The Dangers of Parental Toleration

Your son is a senior in high school. He is your firstborn. He is a reasonable student and an excellent athlete. On the outside, he is polite and gracious, especially towards adults. Everyone loves him. ...

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Your son is a senior in high school. He is your firstborn. He is a reasonable student and an excellent athlete. On the outside, he is polite and gracious, especially towards adults. Everyone loves him. He has a wide circle of friends who seem to share your values and principles.

This past summer was a challenge. TK worked hard during the day to save money for his senior year and for his college fund. After work he wanted to go out with friends. He pushed for his curfew to be an open one because it was summer. The condition was that he had to take care of his daily chores and get up on his own each morning for a 7:00am work time.

He was amazing. He got up every workday on time and for the most part kept on top of his household jobs. The tension arose around some of his social choices.

TK is only seventeen. He started noticeably drinking when he went out with his friends. No matter what the hour, when he came home he had to check in. He rarely came home drunk, but was clearly buzzed.

His mother confronted him with this unacceptable behavior. His response was: "everyone is doing it; what's the big deal? I'm just having a few beers after work."

The sad commentary on this issue is that in TK's community many of the sixteen to twenty year olds are drinking. Even more troubling is that they are doing it with parental toleration!

TK's parents were in conflict on this issue. TK agreed that he would never drink and drive. To date, he has not. He also agreed never to get in a car with someone who is drinking. This summer he called his parents half a dozen times because that issue arose.

With great reluctance, TK's mother agreed to tolerate her son's social drinking. This was at the urging of her husband who felt there was no harm in it.

The summer has past. TK and his friends made it through unscathed. However, that is not the case in many neighboring communities where reckless decision-making and behavior by underage young people have cost the lives of a number of innocent people.

School is in session only a few weeks and TK is looking for some of the latitude he had during the summer. His parents are in conflict.

TK would like an open curfew, even during the school week. He would also like the same toleration of his "illegal" social choices. His Dad is leaning toward supporting his son. His mother is strongly opposed, mostly around the toleration of the illegal social drinking.

As the new school year begins, many parents are probably facing these same challenges. What boundaries should a senior in high school have? Should he/she have a curfew? What about social underage drinking? What about unsupervised parties, unsupervised overnights and driving socially with a junior license?

These issues are an incomplete list of the social concerns most parents will face this school year. These are complicated issues because every high school student is different. Many families have different values and social principles.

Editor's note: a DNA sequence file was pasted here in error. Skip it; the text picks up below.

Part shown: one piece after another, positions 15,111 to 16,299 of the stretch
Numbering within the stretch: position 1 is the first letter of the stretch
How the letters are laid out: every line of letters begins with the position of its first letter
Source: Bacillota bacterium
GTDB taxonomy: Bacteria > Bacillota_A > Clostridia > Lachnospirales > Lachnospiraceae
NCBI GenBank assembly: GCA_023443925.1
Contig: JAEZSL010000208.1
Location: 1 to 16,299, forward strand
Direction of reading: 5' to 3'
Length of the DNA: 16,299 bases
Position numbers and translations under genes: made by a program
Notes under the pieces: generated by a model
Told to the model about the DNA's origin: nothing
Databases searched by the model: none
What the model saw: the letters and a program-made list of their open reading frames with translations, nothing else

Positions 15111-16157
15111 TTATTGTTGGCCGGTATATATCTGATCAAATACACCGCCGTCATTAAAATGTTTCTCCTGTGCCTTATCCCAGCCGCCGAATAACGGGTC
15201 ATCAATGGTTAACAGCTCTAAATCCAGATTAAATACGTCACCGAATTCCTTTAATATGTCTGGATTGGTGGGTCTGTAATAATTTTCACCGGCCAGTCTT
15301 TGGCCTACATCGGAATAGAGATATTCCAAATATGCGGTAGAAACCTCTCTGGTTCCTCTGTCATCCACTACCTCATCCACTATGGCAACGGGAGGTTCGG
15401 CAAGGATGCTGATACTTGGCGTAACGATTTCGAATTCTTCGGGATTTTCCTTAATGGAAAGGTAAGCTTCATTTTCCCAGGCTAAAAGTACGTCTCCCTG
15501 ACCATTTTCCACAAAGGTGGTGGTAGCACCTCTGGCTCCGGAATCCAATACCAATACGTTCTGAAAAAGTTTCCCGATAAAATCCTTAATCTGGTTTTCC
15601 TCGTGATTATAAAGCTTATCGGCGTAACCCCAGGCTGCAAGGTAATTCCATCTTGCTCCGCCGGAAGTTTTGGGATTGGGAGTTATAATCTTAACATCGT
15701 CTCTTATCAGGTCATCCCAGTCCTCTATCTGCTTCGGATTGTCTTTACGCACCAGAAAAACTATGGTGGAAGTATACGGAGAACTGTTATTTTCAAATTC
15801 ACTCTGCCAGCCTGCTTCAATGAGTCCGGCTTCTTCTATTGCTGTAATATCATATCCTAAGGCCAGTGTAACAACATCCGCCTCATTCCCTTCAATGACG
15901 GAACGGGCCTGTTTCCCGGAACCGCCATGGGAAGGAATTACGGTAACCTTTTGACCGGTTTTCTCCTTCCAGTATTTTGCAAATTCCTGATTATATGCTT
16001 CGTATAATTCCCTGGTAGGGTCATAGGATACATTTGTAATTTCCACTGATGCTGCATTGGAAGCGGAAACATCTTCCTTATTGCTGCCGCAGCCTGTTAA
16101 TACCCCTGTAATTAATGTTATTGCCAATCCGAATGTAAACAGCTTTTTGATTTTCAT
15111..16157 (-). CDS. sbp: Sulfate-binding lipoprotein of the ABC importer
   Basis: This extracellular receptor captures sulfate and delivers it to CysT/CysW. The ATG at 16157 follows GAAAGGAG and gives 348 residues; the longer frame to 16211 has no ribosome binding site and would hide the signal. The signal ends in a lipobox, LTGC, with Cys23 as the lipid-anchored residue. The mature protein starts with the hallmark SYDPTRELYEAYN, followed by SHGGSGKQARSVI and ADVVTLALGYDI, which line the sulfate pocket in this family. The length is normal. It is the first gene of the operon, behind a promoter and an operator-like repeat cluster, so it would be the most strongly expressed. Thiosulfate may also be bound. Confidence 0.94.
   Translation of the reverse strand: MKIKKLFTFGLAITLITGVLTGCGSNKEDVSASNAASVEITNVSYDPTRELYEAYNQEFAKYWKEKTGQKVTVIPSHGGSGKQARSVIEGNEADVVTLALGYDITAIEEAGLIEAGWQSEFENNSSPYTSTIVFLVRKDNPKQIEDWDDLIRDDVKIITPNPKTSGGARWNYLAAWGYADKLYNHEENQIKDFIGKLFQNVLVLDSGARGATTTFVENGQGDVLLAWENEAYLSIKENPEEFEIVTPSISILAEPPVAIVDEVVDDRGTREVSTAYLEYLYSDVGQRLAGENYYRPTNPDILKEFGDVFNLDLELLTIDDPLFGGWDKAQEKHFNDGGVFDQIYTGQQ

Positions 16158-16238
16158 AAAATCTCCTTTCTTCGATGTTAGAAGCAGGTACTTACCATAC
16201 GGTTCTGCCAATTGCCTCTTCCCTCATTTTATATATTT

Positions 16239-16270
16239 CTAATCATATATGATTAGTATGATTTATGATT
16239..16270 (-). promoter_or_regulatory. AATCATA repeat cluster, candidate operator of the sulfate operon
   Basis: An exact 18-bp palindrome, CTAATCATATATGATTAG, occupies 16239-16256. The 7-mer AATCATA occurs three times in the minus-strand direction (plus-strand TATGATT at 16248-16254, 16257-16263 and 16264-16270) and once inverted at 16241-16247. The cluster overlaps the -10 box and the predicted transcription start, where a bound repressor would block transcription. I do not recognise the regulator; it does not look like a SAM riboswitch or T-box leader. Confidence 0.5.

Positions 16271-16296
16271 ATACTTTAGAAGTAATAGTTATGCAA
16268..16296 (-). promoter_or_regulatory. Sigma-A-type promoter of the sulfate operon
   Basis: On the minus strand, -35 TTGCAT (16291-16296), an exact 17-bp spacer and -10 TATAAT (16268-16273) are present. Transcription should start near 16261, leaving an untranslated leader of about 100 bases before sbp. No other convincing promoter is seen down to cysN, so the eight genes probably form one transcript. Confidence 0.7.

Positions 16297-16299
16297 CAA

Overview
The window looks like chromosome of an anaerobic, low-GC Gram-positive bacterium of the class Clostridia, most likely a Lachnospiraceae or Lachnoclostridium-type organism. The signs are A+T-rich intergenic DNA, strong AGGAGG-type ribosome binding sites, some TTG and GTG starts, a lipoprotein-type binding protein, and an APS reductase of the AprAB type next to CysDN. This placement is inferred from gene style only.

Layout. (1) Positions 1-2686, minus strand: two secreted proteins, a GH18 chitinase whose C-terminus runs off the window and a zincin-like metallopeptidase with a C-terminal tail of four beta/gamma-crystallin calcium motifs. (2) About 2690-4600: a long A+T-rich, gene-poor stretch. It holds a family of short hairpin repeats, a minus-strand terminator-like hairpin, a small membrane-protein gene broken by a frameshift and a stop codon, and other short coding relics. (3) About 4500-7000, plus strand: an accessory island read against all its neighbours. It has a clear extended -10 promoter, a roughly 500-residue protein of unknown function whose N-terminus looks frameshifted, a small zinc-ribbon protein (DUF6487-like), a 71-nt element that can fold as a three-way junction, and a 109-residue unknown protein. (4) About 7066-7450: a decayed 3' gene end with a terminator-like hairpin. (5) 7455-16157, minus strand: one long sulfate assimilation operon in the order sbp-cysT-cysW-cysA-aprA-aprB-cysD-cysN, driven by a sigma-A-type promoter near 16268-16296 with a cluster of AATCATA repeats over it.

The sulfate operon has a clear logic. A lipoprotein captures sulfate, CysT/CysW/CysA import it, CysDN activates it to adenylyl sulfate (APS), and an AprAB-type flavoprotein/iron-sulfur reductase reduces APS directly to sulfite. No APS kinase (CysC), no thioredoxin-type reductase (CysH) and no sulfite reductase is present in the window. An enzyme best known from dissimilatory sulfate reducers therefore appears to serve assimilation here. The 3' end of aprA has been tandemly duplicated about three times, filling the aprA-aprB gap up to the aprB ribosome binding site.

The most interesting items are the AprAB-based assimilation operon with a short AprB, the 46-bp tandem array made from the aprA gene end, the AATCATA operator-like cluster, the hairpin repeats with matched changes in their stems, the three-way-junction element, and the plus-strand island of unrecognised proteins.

We need to respect diversity in viewpoints. Part of that respect means other adults should not interfere with your parenting. That means they should not demean, ridicule or alter what you are trying to do with your children, especially around issues that are illegal.

It is very dangerous for parents who think supervised drinking is okay to give permission to drink to other people's underage children.

Driving in our community is a necessity. However, allowing a son or a daughter to drive with a junior license, especially for social purposes, is potentially lethal.

Life is hectic. It often starts as a run to CVS to get something you need or to pick the junior child up from football to make your life easier. Before you know it, you are getting talked into letting your senior use the car for a Friday night date.

You justify saying yes because he is a good kid. He acts responsibly. All of which is true, but still does not justify him breaking the law.

What if the following scenario occurs: This wonderful senior is coming back home from his date; he had a great time; he did not drink; he just had a lot of fun. He is driving in a development he is unfamiliar with and unintentionally runs a stop sign and hits another car. In that car, someone dies.

The family who lost a loved one in that accident is not going to care that your son is a good kid, is responsible and is well mannered. They are going to be enraged that he was driving illegally. His goodness does not change the fact that someone died because of a choice he made that you as a parent supported.

This circumstance is a rare occurrence, but unfortunately happened twice this summer. All involved never intended for anyone to die. However, they can't change these events.

Parenting is hard on a good day. It is especially challenging when one is attempting to parent and set limits for high school seniors. Many things are negotiable - curfew, dress, friends and social connections. However, it is not a good practice to negotiate around clearly defined laws that regulate social behavior. Parents should be in concert on these issues.

Remember, our children are our national treasure. They are masters of manipulation. Part of teenage hood is to effectively pit Mom and Dad against each other or to wear them out to get what you want, even if it means disregarding the law!

Parenting is a challenging, but don't give up, your child's livelihood may be at stake!